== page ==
1. ## velocity word problem

Assume a tomato is in frictionless free fall with a downward velocity v increasing at a constant rate g (g is the gravitational constant). Suppose that the initial velocity is v0 and find a formula for v(t) in terms of
v0 and g.

b) Now introduce a negative term representing air friction that is proportional to the velocity (hence of the form -kv for some constant k). Now find a formula for v(t), Show that as t grows, the velocity approaches the terminal velocity $\frac{g}{k}$

2. What ideas have you had so far?

3. Nothing, dont know where to start, should I be using one of the kinematics formula in physics?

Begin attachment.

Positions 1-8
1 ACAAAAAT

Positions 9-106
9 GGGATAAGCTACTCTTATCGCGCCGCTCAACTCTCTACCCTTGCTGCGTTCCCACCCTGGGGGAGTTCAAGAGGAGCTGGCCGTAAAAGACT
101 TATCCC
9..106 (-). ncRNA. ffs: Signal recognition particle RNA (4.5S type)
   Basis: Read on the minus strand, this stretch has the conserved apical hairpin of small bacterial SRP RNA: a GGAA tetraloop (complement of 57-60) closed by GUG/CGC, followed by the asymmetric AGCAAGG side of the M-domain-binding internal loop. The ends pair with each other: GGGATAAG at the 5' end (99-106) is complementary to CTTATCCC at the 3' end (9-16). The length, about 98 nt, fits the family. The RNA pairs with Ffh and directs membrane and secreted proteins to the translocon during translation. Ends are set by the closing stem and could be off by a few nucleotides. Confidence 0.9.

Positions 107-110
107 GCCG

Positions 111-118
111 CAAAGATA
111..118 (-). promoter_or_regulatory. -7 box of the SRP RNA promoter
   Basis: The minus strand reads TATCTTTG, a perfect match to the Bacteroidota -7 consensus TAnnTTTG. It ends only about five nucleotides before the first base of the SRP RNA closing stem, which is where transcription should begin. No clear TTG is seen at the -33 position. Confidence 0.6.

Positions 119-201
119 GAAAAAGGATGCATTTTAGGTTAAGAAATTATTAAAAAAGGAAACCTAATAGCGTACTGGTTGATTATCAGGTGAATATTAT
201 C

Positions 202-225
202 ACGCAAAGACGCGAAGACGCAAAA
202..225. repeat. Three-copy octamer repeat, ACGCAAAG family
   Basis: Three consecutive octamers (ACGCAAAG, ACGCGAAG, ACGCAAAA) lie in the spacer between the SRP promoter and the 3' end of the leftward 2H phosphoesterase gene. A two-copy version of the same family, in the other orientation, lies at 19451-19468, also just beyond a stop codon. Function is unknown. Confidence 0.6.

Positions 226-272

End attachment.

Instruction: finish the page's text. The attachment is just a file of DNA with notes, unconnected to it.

4. In both cases, you're essentially asked to solve a first-order differential equation. What equation could you write down for part (a)?

5. How is velocity related to acceleration?

6. $V = V_{0} + at$ ?

7. Originally Posted by Tweety
$V = V_{0} + at$ ?
$v = v_0 + gt$

to get you started for part (b) ...

$\frac{dv}{dt} = g - kv$

8. I was thinking of $\frac{dV}{dt}= a$ but for constant acceleration, that is the same thing. Of course, in this problem, a= -g.

9. Originally Posted by HallsofIvy
I was thinking of $\frac{dV}{dt}= a$ but for constant acceleration, that is the same thing. Of course, in this problem, a= -g.
I also thought that at the start, but the problem wants the effect of air resistance of the free falling "tomato" to be a negative value (-kv) ... looks like the downward direction is positive in this case.